The search for a standardised measurement for brand experiences is nothing new – but 2017 heralds one of the strongest attempts to date to develop a metric for effectiveness. Pioneered by the IPM, the new framework is based on a number of existing agency models and a benchmarking test period is now underway.
More than 15 key agencies and their clients are involved with or keen to support the scheme. XYZ’s managing director Will Mould is one of a number of survey respondents in favour of a clear measurement metric. "We desperately need this as an industry so that we can be taken seriously and show our effectiveness. Of course it needs to be flexible, projects are so different, but as long as it is led by the goals from the original brief, then we support this wholeheartedly. We are an industry clamouring to be taken more seriously, at the top table.
Yet the issue of flexibility and standardisation continues to dominate discussions due to the scale and nature of campaigns being so very different. "It’s not like buying a standard TV advertising slot, or media space," explains Lou Garrod, deputy managing director of Sense. "Executing a live campaign at a festival versus something in a shopping mall is immediately very different because of audience behaviours, demographics, and even aspects like day of the week and time of day.
"When you move from a high-end brand experience to a real-world idea that can be more stunt-based and then to the lower spectrum of a sampling campaign; you need to have something in place for each one of those. So I would suggest it’s difficult to standardise measurement. I think now that agencies are beginning to have their own models of measurement, the models may look similar, but the measuring itself won’t ever look the same."
And indeed a number of agencies have developed their measurement methods, such as Sense’s EMR – Experiential Measurement and Research – which is based on consumers involved in a campaign and a test sample that haven’t been involved. A series of pre-qualified questions determine the effects of the campaign and clients can specify their KPIs and choose from brand behaviour, saliency and ROI measurement. In the absence of a standardised measurement tool and in a bid to deliver clear results for clients, many agencies have invested research and resources in developing their own methods, which in turn have become part of their proposition when working with brands.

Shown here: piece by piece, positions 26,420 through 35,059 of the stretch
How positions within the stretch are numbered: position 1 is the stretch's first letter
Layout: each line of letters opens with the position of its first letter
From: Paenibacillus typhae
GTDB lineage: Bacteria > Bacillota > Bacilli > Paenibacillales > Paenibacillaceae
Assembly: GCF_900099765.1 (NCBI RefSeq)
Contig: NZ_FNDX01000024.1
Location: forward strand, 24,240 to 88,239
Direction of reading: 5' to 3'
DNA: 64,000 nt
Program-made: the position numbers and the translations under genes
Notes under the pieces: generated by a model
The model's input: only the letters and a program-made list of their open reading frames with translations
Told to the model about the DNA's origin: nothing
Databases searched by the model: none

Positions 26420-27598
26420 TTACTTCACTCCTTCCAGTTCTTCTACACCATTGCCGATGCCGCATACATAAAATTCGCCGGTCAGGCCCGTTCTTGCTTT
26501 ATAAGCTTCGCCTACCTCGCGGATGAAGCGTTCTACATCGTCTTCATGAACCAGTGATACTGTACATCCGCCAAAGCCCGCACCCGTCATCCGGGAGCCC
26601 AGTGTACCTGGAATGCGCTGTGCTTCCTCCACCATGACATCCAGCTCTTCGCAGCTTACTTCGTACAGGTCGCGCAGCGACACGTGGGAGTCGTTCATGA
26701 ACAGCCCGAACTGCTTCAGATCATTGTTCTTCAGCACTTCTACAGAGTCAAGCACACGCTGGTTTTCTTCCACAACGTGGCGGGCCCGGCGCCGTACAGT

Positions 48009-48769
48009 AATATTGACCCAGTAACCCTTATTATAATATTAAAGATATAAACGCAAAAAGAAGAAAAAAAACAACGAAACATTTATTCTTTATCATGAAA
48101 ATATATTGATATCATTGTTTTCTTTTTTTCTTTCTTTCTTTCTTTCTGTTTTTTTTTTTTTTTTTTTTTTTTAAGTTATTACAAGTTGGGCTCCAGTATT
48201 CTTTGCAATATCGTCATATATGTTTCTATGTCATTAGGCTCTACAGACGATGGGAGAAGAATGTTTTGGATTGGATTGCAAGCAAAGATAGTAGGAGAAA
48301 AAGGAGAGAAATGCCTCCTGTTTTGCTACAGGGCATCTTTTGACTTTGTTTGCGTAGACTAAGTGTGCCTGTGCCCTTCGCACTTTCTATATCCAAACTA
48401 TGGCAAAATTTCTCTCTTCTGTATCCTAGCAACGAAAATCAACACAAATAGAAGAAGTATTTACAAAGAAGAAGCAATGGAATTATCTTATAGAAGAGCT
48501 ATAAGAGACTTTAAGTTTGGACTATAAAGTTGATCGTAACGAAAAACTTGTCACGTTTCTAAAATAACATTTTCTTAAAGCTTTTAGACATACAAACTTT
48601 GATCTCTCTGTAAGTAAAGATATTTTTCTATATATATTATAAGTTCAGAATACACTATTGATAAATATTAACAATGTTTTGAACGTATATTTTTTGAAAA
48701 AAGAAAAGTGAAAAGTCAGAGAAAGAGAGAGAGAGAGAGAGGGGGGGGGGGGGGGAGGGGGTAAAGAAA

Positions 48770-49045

Yet ultimately, as Jack Morton’s managing director Mike Kunheim explains, the challenge for standardisation will only augment as brand activations become more prevalent and therefore, more varied. "One of the challenges we collectively face is that the accepted industry metrics for experiences per sector or per activity are very specific to the brand. There is not a single measurement that we can apply across the board."
And while digital engagement and reach is increasingly becoming important, Kunheim believes social media metrics are the ones to focus on. "Social media metrics are even more important because they provide a data point that previously we haven’t had. Monitoring conversations on social media is critical. Sentiment and emotion are things that brand experiences are looking at far more deeply. It is a metric most brands are looking at. Reach in itself is less important, but it depends what the business challenges and objectives are."
So as the IPM commences its 12-month test of the new scheme, it is clear that overwhelmingly agencies support a clear measurement metric that can be flexed to accommodate the ever evolving forms of brand experiences. But what about the clients themselves – how many brands are ready to set aside budget to measure their experience’s success against their objectives?
TRO EMEA chief operating officer Michael Wyrley-Birch believes an independent third-party approach is best. "Brand and marketing managers are very comfortable with setting aside budget for third parties to independently do the research and measure this against their goals. However, when you work with event managers where it hasn’t been historically done, then they want the agency to do it out of the budget they have given them. But then it is not truly independent if the agency appoints the third party to measure the event’s success."
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